Clinical Advances in Hematology & Oncology

May 2023 - Volume 21, Issue 5

Letter From the Editor: How Do We Celebrate—and Survive—Increasing Survival?

Daniel J. George, MD

As I approach my 25th year in oncology practice, I think back to when I started and the remarkable expansion since then of treatment options for patients with advanced cancer. In castration-resistant prostate cancer, we have gone from a single chemotherapy option to 13 different approved treatment options representing 8 distinct mechanisms of action. Not surprisingly, patients with castration-resistant prostate cancer are now routinely living 5 years or longer, compared with just 2 years on average when I entered the field. Now that even patients presenting with metastatic castration-sensitive prostate cancer have an average survival of nearly 5 years, one can see how prostate cancer can be considered a chronic disease in its most advanced stages. This is all good news, right? Except that . . .

Such an exponential increase in survivorship is profoundly changing my patient population, and I am sure it is changing yours, too. If I keep seeing all my surviving patients, I will run out of time and space to see new patients. In fact, I already have.

Let’s look at the numbers. As of January 2022, the National Cancer Institute estimates that there are 18.1 million cancer survivors in the United States, representing approximately 5.4% of the population. By 2032, this number is projected to increase by 24.4% to 22.5 million. Over the next decade, the NCI projects that the number of people living 5 or more years after their cancer diagnosis will increase by 30%, to 16.3 million. When we look at the number of patients surviving for many years after a cancer diagnosis, the percentages are staggering. In 2022, nearly 70% of patients were alive 5 years after their diagnosis, 47% were alive 10 years after their diagnosis, and 18% were alive 20 years after their diagnosis. These numbers are especially surprising given that 67% of cancer survivors are older than 65 years. So, there is much good news, but what effect does all this survivorship have on our health care system? 

In addition to the monetary costs, which are exponentially rising, this increase creates a burden on health systems that is borne largely by the health care providers. I am referring to us: the doctors, nurses, advanced practice practitioners, pharmacists, hospitalists, and everyone else who provides services to aid in the care of these patients. Each incremental improvement in outcome from each new line of therapy over the lifetime of a patient means more clinic visits, patient calls, hospitalizations, family discussions, and referrals for palliative support. Although we tend to focus on the moment, managing our work by the day or the week, data analytics can provide some insights into this increased burden.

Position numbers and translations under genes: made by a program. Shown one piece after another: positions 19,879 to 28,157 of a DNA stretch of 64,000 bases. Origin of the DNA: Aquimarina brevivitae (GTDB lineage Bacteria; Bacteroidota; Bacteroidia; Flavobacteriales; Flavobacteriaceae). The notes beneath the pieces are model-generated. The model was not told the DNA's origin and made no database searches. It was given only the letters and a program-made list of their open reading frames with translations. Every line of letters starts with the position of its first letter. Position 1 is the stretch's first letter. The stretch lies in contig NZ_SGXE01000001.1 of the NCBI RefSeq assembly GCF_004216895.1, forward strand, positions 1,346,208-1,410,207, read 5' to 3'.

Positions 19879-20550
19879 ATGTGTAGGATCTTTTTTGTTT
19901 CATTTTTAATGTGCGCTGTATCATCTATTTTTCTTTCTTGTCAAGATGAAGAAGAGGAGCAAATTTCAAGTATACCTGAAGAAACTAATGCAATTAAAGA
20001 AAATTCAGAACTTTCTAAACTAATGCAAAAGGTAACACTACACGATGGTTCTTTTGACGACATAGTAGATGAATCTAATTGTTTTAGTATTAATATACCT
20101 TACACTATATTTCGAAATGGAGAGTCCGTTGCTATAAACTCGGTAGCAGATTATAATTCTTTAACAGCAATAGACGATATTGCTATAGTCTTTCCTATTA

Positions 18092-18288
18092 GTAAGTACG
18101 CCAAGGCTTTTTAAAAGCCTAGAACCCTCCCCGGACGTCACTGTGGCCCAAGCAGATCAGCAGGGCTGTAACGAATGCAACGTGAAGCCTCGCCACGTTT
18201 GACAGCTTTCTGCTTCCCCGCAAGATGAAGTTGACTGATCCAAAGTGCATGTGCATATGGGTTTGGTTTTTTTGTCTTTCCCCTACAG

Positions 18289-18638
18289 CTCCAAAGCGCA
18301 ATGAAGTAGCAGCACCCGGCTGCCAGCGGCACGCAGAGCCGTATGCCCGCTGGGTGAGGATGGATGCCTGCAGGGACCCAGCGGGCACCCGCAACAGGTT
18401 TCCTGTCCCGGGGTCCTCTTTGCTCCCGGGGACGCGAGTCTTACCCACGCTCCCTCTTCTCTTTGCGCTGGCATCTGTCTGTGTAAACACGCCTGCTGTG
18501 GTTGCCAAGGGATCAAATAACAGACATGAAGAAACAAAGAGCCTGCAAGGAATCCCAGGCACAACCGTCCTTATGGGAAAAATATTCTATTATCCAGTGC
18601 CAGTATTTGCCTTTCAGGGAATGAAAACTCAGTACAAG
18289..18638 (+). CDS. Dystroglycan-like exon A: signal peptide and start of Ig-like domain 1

Looking at data from our genitourinary medical oncology group at Duke, I was surprised to learn that 90% of our clinic visits are with established patients of the practice, meaning that only 10% of our clinic appointments are with new patients. This trend leaves little capacity for the new patients who need to be added, which taxes the entire system. Unlike primary care doctors, hematologist/oncologists generally do not close our practices to new patients. How can we, when patients in our communities turn to us at such a vulnerable time in their life? On the other hand, how do we protect ourselves and our staff from the stress of having too many patients? It’s not like we can just graduate our cancer survivors . . . or can we?

Survivorship clinics have been growing in academic centers for the past 20 years. At first, they focused on pediatric and young adult patients who had survived harrowing experiences with toxic chemotherapies and were considered cured but were dealing with the consequences and sequelae of these treatments. Over time, the clinics have evolved to serve more adult patients, including those with long-term remissions. Breast cancer tops the list, making up 22% of cancer survivors (4.1 million), followed by prostate cancer, at 20% of cancer survivors (3.5 million). 

Cancer survivorship clinics, staffed by primary care physicians, advanced practice practitioners, and a host of allied health professionals, can offer practical and personalized advice to patients whose cancer is no longer the focus of treatment. Many of the issues for these patients pertain to aging and the ways cancer therapies complicate age-related health issues. Encouraging these patients to transition their care to specialists in cancer survivorship not only can help our patients but can free up our clinic space for a new generation of patients who need our immediate services. Patients are wary of change, especially when they feel a connection with us, but cultivating transitions to survivorship specialists may be more than a luxury, it may be essential to our own survival. 


Daniel J. George, MD